Upon the former appeal it was held, first, that the will provided that the residuary estate should go to Mildred Jordan and not to the next of kin, and, second, that the trial court erred in holding that the word “cash” included “United States bonds, shares of stock, etc.” When the matter came up in the trial court some additional testimony was taken and the court made new findings and a new order and held that the next of kin were entitled to receive in addition to money bequests (1a) $1,800 received by the executor from the sale of a parcel of real property (item 3 above); (2a) cash received by the executor from the life insurance company (item 8) listed above; (3a) cash received by the executor from the Chamberlain Syndicate (item 9) listed above, and (4a) balance of money remaining in hands of executor for final distribution after payment of debts, expenses of administration and specific money legacies.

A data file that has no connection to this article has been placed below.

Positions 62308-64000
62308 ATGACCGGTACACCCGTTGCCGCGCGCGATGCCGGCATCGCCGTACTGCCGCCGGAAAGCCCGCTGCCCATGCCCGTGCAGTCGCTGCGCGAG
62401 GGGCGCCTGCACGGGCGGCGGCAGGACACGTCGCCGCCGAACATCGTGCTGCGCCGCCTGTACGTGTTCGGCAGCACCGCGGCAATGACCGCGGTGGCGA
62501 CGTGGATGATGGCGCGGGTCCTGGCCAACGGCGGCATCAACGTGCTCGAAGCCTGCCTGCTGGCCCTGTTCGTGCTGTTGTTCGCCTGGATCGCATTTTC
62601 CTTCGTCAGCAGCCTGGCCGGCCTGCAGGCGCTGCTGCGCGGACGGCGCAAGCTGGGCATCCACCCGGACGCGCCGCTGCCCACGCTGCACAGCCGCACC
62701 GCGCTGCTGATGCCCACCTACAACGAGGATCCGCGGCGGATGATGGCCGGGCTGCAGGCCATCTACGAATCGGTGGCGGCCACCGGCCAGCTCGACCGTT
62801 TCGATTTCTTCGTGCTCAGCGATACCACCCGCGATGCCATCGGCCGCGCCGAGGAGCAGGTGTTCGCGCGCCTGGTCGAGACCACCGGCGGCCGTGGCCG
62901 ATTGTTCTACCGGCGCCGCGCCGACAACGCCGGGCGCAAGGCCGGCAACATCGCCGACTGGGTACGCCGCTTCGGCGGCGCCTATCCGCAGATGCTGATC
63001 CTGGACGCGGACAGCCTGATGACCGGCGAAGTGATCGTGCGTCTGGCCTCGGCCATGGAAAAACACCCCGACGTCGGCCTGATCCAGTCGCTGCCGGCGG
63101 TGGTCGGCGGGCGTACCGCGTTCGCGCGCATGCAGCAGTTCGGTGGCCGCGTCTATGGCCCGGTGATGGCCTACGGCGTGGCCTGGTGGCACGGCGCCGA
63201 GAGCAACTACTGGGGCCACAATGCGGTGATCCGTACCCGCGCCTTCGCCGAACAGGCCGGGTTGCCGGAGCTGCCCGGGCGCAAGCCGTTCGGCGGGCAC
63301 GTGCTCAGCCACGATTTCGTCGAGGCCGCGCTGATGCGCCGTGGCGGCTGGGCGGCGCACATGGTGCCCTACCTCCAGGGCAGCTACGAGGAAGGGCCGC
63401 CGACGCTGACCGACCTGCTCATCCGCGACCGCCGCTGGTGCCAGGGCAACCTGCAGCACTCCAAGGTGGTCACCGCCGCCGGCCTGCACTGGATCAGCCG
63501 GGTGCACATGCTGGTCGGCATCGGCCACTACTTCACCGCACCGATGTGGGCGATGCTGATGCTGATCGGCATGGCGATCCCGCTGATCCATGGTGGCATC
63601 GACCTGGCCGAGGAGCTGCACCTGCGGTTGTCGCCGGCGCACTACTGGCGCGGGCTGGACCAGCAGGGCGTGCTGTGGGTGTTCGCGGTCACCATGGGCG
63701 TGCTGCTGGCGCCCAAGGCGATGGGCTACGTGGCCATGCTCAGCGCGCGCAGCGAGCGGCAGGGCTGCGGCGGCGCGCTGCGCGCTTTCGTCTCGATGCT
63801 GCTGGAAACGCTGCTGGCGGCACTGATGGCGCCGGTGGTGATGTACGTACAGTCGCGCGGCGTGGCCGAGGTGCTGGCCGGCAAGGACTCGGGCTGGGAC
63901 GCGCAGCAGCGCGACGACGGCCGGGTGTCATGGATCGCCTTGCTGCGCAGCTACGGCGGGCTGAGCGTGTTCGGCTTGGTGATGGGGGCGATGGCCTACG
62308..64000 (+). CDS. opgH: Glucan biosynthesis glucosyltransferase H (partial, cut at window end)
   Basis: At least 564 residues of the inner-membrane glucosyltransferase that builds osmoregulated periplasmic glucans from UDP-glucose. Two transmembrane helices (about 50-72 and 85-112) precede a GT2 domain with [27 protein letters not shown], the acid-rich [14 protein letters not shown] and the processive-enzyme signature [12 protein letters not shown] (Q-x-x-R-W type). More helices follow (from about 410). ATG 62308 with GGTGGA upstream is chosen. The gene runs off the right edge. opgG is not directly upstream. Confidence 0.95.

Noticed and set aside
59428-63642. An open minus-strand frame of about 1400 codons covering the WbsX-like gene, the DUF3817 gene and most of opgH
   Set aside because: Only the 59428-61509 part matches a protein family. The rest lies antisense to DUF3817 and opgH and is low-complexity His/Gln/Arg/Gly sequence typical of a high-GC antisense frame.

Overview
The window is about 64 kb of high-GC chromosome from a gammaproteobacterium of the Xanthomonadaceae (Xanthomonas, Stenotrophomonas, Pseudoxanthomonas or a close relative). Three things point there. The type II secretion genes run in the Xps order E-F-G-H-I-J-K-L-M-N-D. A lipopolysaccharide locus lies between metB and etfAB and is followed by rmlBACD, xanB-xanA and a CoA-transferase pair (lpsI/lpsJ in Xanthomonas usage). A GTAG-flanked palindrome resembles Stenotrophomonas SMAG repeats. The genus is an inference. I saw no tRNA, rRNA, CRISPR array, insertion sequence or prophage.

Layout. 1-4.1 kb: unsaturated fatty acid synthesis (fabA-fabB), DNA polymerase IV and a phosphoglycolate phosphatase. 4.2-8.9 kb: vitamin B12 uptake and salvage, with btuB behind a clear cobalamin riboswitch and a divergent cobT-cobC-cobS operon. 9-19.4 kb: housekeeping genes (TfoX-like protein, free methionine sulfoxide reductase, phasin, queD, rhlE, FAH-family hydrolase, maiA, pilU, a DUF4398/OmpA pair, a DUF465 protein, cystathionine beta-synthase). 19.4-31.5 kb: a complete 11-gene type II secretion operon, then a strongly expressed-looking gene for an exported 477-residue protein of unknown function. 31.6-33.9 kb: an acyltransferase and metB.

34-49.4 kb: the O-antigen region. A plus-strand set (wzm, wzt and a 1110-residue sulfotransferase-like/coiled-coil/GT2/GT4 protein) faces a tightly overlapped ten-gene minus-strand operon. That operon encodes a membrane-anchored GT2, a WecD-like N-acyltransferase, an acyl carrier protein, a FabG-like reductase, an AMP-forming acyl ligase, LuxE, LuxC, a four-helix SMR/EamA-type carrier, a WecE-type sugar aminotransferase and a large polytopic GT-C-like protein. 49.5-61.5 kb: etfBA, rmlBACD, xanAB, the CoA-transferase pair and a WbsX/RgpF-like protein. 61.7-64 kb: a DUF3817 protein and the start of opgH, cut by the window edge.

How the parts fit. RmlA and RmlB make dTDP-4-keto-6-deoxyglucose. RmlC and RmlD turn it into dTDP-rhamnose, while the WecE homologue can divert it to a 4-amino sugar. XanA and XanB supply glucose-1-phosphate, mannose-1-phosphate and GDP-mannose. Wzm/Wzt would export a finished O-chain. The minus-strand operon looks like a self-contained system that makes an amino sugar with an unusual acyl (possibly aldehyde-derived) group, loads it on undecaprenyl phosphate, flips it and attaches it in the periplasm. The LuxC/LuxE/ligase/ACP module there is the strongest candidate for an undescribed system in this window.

Mildred Jordan was awarded specific personal property not here involved and United States bonds (item 4 above); trustee's certificate (item 5 above); ten shares Bullock's, Inc. (item 6 above); Taft, etc., certificate (item 7 above), and all other property not described in the findings.
Of the awards made to the next of kin, we think numbers 1a, 3a and 4a were erroneous and that item number 2a (money on deposit with the life insurance company) was properly awarded to them.